A day or two before Christmas, my dad and brother stood looking at a Christmas tree and began talking about how complicated it was to make sure a string of the old-fashioned lights, with large individual bulbs, worked, and how annoying it was to have to find a bad bulb that made that the whole string go out. Life was much easier these days, now that Christmas lights come with the lights all affixed to the wires and take decades if not centuries to wear out, though they're not perfect since the quality of LED lights isn't as warm.
I couldn't help it; I did my best impression of a Yorkshire accent (which I readily admit was pretty awful) and interjected, "Luxury! Decorating a Christmas tree with lights already strung on wires. When we were young, we had to set the tree on fire to make it light up!"
They turned to look at me like they suspected me of producing an unpleasant smell.
"Sorry," I said. "I know it's dumb. It just reminded me of that old 'Four Yorkshiremen' skit."
"What?" my brother asked.
"It's John Cleese and Marty Feldman and a couple of other guys from Monty Python talking about how awful things were in the olden days," I said. "How they had to live in a lake and lick the road clean every morning before going to work. You know it, right, Dad?"
"Never heard of it," he said.
Which of course required me to interrupt one of my nephews at the computer, so I could find the video on YouTube and make everyone watch it.
Of course Dad and Brother thought it was hysterical, and my brother began riffing on it immediately.
I admit that this is not the first version of this skit that I saw, but I used this version because it's the original. The first version I saw was done by the members of Monty Python in one of their compilation movies. There was also an extra silly version done ten or so years ago--it's obvious from the audience's reaction that they know the skit from start to finish.
But it is sort of weird how you can just miss things and how other people can just assume you haven't. I guess they never had never seen it because they never bothered to watch all the Monty Python movies, something I set out to do as an undergrad. I can't say for sure, because it's not like I really worried about it, but I am pretty sure I managed, because even though vcr's weren't commonplace, the shows were always showing up as midnight movies on campus theaters.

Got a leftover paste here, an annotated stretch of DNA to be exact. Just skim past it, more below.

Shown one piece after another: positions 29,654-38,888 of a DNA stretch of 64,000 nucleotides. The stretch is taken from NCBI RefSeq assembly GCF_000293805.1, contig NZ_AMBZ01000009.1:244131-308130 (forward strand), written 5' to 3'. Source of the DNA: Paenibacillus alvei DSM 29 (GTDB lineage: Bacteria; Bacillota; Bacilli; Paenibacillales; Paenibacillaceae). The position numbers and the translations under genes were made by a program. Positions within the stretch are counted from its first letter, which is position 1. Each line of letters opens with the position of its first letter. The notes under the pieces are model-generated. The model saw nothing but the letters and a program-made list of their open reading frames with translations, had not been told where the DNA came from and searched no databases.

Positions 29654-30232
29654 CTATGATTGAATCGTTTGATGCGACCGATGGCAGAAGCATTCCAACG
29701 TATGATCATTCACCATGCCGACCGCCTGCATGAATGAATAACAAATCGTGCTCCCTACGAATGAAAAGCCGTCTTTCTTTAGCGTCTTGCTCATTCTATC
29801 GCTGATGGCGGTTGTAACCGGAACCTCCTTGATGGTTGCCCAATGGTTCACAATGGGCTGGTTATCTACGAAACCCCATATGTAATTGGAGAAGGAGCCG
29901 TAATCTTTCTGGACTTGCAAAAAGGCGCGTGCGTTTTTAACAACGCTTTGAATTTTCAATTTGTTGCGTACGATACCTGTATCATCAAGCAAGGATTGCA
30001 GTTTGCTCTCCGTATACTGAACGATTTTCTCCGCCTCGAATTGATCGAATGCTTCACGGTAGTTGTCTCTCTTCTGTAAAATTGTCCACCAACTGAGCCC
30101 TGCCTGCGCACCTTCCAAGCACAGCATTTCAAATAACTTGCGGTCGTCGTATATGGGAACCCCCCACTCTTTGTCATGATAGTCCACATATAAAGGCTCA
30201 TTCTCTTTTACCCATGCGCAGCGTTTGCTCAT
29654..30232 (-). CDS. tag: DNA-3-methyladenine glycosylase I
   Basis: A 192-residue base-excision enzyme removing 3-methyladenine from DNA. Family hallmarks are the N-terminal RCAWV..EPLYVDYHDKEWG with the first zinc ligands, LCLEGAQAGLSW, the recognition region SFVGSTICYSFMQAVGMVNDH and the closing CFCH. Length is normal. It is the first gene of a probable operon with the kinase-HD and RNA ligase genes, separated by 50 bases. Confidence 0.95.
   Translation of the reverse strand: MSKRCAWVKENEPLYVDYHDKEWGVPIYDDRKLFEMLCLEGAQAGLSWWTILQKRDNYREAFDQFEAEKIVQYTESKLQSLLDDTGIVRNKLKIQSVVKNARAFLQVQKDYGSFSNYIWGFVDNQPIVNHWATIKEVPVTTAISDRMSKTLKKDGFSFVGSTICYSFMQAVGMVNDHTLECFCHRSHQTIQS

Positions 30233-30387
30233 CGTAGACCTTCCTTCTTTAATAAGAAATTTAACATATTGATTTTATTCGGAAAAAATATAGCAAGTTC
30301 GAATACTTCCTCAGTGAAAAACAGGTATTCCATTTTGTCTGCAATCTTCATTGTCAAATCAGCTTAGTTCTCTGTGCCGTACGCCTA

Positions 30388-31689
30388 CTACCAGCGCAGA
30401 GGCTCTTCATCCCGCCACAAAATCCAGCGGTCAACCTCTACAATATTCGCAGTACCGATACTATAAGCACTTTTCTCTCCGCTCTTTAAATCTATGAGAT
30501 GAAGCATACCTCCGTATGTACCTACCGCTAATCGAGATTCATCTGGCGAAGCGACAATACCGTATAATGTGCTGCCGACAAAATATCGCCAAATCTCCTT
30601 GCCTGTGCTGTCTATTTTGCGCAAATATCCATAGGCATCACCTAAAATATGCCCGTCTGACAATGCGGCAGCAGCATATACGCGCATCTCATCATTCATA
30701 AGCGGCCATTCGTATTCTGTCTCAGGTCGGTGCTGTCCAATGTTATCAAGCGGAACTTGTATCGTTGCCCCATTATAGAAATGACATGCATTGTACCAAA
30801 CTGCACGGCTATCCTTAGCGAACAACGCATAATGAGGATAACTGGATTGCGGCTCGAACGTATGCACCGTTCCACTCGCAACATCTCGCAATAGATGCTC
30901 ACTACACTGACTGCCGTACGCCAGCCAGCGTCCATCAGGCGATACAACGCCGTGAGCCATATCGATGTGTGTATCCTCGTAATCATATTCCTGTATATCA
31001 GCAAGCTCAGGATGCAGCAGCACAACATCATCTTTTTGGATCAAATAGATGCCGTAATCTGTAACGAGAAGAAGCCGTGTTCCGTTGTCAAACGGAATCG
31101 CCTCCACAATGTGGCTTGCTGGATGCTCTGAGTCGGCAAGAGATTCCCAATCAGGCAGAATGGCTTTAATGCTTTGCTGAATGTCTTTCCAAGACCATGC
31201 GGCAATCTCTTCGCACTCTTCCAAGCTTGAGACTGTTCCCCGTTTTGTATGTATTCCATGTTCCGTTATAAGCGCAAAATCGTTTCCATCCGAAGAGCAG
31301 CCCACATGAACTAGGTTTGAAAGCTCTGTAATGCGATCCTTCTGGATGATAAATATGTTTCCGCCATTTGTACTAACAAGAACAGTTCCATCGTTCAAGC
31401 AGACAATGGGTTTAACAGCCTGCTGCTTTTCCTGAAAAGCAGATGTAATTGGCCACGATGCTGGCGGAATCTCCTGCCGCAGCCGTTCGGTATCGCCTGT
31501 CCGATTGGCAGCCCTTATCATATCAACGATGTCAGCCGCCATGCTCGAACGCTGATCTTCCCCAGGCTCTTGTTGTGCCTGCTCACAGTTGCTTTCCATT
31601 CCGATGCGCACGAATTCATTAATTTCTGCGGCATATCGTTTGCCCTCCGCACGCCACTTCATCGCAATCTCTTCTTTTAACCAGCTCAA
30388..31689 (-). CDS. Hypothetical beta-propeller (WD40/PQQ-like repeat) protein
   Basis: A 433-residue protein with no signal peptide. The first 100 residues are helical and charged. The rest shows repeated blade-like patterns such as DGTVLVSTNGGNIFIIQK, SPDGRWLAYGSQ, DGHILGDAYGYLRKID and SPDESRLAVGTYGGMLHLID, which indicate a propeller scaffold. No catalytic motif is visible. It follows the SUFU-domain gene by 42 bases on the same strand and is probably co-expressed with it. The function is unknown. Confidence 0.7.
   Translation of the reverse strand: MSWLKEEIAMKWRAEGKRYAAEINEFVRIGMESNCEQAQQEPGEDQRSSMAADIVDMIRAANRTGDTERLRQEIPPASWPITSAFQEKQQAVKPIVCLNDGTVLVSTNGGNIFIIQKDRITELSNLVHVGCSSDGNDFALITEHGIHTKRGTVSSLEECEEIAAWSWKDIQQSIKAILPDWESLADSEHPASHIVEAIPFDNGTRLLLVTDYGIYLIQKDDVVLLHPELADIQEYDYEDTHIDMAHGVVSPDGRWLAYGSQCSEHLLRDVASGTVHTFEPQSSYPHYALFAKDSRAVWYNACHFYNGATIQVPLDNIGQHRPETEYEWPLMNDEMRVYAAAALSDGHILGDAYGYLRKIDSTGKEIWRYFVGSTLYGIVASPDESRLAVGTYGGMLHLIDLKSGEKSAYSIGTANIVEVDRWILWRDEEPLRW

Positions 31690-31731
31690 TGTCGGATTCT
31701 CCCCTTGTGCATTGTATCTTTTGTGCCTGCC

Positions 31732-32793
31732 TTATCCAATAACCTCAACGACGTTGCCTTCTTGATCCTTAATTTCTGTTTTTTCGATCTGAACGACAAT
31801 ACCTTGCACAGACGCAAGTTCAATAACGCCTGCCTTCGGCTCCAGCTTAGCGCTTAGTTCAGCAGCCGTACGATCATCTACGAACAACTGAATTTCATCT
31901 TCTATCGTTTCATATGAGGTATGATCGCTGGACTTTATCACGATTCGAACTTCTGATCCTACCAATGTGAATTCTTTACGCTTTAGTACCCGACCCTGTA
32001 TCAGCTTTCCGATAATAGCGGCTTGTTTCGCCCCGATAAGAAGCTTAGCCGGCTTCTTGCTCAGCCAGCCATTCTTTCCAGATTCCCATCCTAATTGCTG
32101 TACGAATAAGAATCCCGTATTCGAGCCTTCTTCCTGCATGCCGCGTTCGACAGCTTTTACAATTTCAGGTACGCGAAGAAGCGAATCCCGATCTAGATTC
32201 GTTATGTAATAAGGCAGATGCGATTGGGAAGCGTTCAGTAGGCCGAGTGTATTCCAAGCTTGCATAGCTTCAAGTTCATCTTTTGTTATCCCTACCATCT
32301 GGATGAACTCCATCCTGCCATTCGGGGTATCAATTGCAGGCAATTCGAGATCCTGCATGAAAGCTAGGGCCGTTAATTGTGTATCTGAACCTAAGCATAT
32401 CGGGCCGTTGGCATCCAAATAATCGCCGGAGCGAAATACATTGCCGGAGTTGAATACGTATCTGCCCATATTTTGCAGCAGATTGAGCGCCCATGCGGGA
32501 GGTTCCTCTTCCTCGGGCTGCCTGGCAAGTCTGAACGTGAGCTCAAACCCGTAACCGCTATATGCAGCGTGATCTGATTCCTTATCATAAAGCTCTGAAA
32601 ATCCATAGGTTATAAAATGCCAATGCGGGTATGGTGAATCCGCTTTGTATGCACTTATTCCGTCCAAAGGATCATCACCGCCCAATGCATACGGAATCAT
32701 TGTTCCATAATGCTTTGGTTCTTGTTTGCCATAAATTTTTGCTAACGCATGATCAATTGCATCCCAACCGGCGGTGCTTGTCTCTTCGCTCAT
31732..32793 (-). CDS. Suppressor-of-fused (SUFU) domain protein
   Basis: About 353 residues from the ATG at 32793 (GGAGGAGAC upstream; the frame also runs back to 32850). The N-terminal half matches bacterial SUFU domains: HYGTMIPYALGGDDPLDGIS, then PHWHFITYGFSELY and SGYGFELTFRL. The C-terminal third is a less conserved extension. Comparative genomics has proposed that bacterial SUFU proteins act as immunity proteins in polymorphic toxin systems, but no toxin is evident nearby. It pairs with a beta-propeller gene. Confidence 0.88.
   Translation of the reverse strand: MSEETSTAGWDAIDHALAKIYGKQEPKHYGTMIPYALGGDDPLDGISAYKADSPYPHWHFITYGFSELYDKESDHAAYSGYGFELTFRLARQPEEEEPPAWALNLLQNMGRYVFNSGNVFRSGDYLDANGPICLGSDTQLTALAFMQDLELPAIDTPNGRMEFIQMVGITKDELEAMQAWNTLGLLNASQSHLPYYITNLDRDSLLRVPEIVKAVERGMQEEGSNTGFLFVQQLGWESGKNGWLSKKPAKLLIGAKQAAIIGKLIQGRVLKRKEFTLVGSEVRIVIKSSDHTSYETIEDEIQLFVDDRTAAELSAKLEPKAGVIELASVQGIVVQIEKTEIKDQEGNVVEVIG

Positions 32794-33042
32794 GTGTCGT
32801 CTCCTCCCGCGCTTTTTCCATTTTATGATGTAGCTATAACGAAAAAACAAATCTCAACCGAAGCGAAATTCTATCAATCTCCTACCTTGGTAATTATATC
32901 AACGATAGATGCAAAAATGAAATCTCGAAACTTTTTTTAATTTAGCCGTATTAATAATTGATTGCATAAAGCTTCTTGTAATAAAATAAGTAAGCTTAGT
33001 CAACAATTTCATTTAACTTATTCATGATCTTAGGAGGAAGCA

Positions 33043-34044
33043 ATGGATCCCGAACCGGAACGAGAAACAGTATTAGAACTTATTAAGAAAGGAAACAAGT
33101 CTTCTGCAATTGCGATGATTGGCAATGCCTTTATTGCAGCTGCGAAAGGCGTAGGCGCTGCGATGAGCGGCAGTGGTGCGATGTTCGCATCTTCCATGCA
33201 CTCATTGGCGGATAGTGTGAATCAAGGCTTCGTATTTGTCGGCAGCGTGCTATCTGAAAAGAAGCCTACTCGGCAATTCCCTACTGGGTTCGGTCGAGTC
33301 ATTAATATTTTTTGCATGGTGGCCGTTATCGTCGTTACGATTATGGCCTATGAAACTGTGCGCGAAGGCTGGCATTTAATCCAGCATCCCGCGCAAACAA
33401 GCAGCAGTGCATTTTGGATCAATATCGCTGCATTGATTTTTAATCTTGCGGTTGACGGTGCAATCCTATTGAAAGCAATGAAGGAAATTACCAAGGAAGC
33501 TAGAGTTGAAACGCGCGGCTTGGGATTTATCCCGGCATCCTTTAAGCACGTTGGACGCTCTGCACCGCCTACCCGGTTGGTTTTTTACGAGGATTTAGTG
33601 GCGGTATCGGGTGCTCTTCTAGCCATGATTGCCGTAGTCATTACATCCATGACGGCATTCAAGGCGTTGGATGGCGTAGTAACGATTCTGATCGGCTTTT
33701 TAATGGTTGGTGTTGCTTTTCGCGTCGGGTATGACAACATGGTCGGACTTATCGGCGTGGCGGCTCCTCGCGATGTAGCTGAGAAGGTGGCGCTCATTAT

But I also figure that MP is enough a part of our culture that most people have come across it, on some comedy channel or BBCAmerica or some such thing. Certainly there are plenty of people who, if you start saying that their choices for dinner are spam, spam and spam, will know what you're talking about. (Not that I would ever say that.) I like to think that if you said something about an injury being "just a flesh wound," most people would get the reference. (I am so confident that my limited readership will that I'm not going to provide a link.)
But of course people have to get their first exposure somewhere. I remember seeing the Lumberjack song in the 1970s when I used to watch Monty Python with my dad on whatever night it aired, so it's been part of my consciousness for a long time. I mentioned it a year or so ago to a couple of friends and was horrified that they'd never even heard of it, so of course I had to find a clip and send them a link.
I don't know if I've ever mentioned this, but I taught high school for a year on an Apache Indian reservation. We could order items for the school library, and something I ordered was "Monty Python and the Holy Grail." I justified it because the curriculum included Beowulf and Shakespeare and British lit, and this commented on all sorts of themes in British lit. The important thing is, the students LOVED it. I wouldn't necessarily have expected British humor to appeal so thoroughly to Apaches, and pretty rural Apaches at that, but they got it.
And if someday they hear someone insult someone else by saying, "Your mother was a hamster and your father smelled of elderberries," they'll know what's going on. Hell, they might even say it themselves.
And can I just tell everyone how awful it was in the olden days, when if you wanted to share with someone what happened in some tv show or movie, you had to relate it or act it out yourself, or else hope that it some day showed up on TV? We didn't have YouTube when I was young.... Not that YouTube always provides the clips you need.... A few days ago I wanted to show someone the SNL skit where Gilda Radner as Roseanne Roseannadanna sings about the annoying ball of sweat suspended from Dr. Joyce Brothers' nose. I couldn't find that, so I ended up substituting this instead. It's brilliant and hysterical, but it's not the link I wanted.